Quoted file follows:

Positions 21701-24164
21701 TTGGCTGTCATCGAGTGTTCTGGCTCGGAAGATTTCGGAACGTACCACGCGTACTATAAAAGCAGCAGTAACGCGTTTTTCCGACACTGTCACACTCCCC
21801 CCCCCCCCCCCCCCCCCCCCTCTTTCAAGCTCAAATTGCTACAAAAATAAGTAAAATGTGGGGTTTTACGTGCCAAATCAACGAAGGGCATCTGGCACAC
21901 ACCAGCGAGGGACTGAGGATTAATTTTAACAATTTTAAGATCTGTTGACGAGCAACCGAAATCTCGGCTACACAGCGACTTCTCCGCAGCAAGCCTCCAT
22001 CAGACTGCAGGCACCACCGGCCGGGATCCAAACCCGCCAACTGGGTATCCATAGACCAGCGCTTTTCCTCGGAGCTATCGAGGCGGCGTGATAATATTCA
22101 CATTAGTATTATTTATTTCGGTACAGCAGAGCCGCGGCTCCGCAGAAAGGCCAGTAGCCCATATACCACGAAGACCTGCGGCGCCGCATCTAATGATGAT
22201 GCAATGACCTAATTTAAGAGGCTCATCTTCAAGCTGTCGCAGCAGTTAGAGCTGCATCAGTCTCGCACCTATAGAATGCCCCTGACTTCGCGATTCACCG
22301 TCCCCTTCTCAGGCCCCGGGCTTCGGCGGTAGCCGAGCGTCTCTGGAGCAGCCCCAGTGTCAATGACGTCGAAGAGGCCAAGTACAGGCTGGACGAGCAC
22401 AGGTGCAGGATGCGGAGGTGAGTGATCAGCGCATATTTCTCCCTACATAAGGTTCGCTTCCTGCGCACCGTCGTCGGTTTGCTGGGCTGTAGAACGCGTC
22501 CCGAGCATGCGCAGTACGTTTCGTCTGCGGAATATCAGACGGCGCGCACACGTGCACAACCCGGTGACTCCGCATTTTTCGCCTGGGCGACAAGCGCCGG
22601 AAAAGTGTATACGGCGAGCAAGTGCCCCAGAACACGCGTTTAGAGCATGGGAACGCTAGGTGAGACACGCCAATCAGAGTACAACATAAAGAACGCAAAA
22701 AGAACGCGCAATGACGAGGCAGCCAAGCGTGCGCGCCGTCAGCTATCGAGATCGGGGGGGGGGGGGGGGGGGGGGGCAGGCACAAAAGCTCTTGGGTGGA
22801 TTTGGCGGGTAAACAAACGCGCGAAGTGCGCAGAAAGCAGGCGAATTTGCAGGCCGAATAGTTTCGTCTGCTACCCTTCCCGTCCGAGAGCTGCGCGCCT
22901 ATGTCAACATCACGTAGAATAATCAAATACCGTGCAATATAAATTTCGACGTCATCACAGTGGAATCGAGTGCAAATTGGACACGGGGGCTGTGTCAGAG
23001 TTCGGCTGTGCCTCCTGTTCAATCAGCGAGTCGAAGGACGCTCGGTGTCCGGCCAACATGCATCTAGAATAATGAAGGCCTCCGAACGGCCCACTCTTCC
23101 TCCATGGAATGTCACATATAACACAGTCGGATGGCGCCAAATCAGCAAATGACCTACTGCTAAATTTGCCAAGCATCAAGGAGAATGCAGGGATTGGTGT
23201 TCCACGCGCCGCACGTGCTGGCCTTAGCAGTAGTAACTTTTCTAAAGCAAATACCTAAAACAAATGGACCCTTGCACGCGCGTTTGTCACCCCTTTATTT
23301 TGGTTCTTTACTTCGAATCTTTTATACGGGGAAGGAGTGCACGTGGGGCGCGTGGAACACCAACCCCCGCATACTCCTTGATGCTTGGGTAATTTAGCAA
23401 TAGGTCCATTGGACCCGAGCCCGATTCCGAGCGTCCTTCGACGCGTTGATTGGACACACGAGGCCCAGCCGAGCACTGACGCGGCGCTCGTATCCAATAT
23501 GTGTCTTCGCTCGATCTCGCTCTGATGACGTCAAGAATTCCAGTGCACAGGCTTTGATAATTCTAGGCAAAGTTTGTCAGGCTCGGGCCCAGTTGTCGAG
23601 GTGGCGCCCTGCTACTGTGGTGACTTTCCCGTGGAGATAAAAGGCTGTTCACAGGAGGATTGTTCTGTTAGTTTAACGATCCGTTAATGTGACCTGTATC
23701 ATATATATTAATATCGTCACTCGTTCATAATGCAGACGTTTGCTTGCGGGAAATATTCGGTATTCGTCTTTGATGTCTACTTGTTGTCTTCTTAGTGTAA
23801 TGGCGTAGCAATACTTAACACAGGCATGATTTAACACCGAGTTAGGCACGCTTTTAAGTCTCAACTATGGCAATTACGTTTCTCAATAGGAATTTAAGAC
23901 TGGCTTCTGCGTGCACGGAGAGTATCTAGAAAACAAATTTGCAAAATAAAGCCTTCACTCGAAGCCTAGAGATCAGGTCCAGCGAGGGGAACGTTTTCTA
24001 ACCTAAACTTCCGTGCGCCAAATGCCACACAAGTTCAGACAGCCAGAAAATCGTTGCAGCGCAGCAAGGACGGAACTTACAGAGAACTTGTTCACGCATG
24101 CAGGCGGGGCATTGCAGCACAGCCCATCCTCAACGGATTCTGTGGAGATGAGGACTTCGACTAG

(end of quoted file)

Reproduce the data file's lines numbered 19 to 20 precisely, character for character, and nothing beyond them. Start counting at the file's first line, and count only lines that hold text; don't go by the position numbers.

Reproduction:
23401 TAGGTCCATTGGACCCGAGCCCGATTCCGAGCGTCCTTCGACGCGTTGATTGGACACACGAGGCCCAGCCGAGCACTGACGCGGCGCTCGTATCCAATAT
23501 GTGTCTTCGCTCGATCTCGCTCTGATGACGTCAAGAATTCCAGTGCACAGGCTTTGATAATTCTAGGCAAAGTTTGTCAGGCTCGGGCCCAGTTGTCGAG